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mark o'c

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  1. If you can thread the needle of lowering your Adjusted Gross Incomen via the pre tax contributions to the Traditional 403b, do that and then contribute to the ROTH. I would max out my 403b IF the provider has reasonable fees. Then contribute what you can to the 403b roth and/or Roth IRA. The 1/3 vs 2/3 idea really depends on how much it lowers your income and keeps you eligible for the ROTH. For 2012 Roth IRA's, AGI must be below $173,000 (and is fully phased out at $183,000 for Joint Filers. In my opinion (like those on Bogle)it's always best to maximize your pre tax contributions. It's wiser from a tax perspective. Then maximize the Roth, then contribute to taxable accounts.
  2. Fidelity does not always equal low fees-especially in 401k land. They are as bad as anyone. I am working with a small business right now that pays roughly 3% in fees all in with Fidelity. We are replacing that plan with one that is 1.3% which includes the cost of all admin (compliance, filing, etc) the company had been doing themselves! That is why they, along with every other provider, have been fighting the regs change coming later this year.
  3. Definitely move to TIAA. Expenses are lower than the option you're currently in. Remember, we can't control the market, we can control expenses. Expenses are measured in mutual funds by the "expense ratio." Get familiar with this term. All mutual funds are invested in the market, thus over the long term they all deliver similar returns. The difference is what they are charging you-why pay a premium? Steve has outlined a nice balanced portfolio. Your question about a ROTH depends on whether you could use a Traditional IRA to lower your taxes today. This will depend on your income. ROTHs are post tax contributions but are not taxed on either future growth or at time of withdrawal. Traditional IRAs allow you to take a tax deduction now and they grow tax free-but you pay tax on distributions-this sounds bad but you may be in a lower tax bracket when you are making your withdrawals-as you'll be retired. So you need to consider all this in making your decisions. Finally, right now I would suggest short term bond funds for your Bond investments. Bonds prices and interest rates move in opposite directions. Interest rates can't go lower. Longer term bonds are more sensitive to changes in interest rates-that is, when rates go up, prices on long bonds fall more than those of short term bonds. This is measured by "duration." So if you want to impress people at a cocktail party, tell them you shortened the duration on your bond portfolio to protect the value from rising rates. Typically, we don't know which way rates are going to go but right now we do-so trust me and buy short term bonds, otherwise your investment could drop in value as rates rise.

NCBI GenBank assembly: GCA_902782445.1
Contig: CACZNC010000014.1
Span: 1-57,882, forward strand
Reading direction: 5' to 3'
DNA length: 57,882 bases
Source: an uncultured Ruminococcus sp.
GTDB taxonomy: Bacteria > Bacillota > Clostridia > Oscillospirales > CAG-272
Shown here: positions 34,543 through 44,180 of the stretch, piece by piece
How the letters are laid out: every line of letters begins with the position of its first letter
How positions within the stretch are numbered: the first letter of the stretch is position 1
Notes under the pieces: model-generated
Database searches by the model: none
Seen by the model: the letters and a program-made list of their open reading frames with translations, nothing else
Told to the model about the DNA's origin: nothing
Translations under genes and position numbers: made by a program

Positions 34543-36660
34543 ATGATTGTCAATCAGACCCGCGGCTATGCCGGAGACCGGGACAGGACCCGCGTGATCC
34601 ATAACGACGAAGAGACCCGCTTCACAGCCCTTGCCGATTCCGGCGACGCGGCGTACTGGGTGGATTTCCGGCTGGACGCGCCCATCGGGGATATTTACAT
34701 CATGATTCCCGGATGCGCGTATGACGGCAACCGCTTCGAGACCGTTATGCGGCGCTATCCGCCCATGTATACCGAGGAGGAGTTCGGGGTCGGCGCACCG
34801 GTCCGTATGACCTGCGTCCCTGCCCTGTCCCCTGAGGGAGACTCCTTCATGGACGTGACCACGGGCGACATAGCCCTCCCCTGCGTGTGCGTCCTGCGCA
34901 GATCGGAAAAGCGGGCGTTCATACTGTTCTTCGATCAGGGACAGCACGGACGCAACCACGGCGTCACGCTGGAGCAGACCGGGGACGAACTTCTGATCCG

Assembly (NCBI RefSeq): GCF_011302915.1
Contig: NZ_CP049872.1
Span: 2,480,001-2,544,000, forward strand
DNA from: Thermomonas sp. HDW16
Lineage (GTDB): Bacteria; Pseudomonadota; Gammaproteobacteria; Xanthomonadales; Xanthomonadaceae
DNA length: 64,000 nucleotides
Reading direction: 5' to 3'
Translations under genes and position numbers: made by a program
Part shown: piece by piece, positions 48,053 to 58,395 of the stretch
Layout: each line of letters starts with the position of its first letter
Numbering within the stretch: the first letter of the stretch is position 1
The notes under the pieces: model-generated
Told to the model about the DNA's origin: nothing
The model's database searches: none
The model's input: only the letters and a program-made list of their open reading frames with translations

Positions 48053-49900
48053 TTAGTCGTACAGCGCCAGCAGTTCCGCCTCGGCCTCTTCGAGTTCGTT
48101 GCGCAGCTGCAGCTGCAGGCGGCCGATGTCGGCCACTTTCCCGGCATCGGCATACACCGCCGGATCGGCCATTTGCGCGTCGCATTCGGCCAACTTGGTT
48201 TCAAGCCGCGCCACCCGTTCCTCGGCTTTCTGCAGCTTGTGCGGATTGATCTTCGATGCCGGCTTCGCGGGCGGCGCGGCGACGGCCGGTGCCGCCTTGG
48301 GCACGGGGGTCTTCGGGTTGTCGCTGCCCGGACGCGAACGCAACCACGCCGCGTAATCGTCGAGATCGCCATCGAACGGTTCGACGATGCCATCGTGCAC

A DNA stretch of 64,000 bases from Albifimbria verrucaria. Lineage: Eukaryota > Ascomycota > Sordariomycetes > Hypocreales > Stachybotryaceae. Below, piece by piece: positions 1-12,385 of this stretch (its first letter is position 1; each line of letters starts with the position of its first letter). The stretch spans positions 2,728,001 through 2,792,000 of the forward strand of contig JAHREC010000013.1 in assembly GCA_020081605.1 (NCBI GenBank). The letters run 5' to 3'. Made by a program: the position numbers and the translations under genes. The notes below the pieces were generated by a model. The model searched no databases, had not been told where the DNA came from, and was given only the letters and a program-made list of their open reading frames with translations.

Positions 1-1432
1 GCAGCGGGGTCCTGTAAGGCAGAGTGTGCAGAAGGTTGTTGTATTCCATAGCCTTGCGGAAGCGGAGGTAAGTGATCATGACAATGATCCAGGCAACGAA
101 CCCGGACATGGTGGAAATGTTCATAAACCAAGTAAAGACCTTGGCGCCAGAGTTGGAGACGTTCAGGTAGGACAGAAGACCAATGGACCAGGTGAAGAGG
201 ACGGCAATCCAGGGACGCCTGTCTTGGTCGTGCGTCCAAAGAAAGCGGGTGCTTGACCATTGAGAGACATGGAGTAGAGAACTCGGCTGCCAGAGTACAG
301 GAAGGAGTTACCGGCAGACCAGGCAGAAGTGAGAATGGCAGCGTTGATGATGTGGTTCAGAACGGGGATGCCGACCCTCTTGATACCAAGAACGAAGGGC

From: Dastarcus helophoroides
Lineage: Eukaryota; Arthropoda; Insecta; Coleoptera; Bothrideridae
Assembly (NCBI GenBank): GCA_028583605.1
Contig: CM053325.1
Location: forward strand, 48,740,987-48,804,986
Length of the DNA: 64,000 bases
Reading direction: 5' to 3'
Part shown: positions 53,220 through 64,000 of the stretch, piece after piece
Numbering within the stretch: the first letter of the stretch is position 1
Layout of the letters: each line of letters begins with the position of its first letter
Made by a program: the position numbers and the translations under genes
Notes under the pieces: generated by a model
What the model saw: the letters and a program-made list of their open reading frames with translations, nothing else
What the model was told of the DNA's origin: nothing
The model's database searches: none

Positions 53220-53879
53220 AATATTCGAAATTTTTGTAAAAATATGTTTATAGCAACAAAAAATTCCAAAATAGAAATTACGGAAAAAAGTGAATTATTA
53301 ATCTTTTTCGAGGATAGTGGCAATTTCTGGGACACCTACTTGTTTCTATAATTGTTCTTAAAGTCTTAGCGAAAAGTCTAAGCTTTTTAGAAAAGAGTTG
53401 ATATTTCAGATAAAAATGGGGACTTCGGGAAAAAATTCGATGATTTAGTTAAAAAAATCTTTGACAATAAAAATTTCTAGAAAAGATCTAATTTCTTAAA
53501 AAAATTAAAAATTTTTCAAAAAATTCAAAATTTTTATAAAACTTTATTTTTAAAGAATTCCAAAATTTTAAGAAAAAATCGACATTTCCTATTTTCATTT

4. You can file a Schedule C with your tax return-using the 1099 income as your "business income." You can then set up a SEP IRA and deduct up to 25% (of the 1099 income) or $49,000, whichever is smaller. In addition you can deduct any business expenses associated with earning that income, including miles driven (usually) If you use a home office exclusively for business, you can deduct that as well. It's a great way to save a bundle in taxes legitimately-if you play by the rules. Here's an example, if you had $50,000 in 1099 income, you could deduct up to $12,500 into the SEP IRA and your taxable income of the $50k would be reduced to $37,500. I would consult a tax professional before proceeding. You can open a SEP at the custodian of your choice, like Vanguard or Fidelity and then choose good low cost funds. That's my professional advice, I'm a CFP. You'll save more on taxes and avoid the high fees of the 403b until you get a better provider or an employer with better choices. You can email me if you like: mark@cambridgefinancialadvisors.com
  5. Does he get a 1099 or a W2? Very important. You may have another (better) option. But Steve is absolutely right. You and your fellow teachers need to push reform or you will continue to get hosed by 403b providers..